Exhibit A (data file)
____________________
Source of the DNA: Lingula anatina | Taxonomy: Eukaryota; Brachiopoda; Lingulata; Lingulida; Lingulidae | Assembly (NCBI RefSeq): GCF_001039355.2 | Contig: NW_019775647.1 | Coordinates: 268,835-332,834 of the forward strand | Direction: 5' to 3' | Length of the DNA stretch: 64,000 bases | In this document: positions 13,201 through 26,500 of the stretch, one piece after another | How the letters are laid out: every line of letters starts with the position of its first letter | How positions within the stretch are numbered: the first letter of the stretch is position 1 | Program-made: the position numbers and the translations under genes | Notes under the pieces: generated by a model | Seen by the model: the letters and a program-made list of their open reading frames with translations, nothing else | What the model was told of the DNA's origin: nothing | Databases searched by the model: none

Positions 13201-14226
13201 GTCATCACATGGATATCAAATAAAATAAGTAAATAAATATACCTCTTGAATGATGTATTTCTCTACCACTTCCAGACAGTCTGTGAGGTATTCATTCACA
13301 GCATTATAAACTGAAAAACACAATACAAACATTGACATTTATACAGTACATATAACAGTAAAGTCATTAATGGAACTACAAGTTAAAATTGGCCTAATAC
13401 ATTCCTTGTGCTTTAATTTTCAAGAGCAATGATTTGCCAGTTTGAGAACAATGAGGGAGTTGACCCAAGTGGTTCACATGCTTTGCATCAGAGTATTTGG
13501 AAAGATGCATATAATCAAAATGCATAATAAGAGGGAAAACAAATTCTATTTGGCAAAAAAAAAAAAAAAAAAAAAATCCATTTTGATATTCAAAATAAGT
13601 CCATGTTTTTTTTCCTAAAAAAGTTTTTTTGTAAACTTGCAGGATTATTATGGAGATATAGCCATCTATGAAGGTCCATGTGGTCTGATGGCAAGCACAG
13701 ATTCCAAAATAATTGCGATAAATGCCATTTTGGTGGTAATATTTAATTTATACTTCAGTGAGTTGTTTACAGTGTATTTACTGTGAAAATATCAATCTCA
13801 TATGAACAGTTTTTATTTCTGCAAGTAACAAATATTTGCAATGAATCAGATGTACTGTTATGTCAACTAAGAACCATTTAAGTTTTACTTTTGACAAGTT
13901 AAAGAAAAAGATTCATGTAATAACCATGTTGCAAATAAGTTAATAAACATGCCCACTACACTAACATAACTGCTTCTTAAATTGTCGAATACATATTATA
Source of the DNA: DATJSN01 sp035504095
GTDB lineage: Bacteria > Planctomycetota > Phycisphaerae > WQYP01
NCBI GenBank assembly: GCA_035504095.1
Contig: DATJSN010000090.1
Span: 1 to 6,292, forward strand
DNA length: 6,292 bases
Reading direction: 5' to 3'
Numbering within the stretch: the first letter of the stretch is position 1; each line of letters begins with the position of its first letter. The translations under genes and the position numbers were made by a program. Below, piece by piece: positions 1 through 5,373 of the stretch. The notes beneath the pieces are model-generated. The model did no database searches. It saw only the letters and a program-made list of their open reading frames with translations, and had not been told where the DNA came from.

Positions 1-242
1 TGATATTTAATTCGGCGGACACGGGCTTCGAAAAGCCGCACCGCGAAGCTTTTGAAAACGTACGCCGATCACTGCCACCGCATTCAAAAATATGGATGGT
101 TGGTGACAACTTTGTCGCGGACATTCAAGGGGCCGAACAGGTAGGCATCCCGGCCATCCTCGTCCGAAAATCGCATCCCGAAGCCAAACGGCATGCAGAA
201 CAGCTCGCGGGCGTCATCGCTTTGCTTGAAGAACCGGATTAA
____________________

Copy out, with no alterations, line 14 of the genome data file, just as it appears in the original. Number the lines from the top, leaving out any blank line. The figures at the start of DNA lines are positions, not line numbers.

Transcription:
Contig: DATJSN010000090.1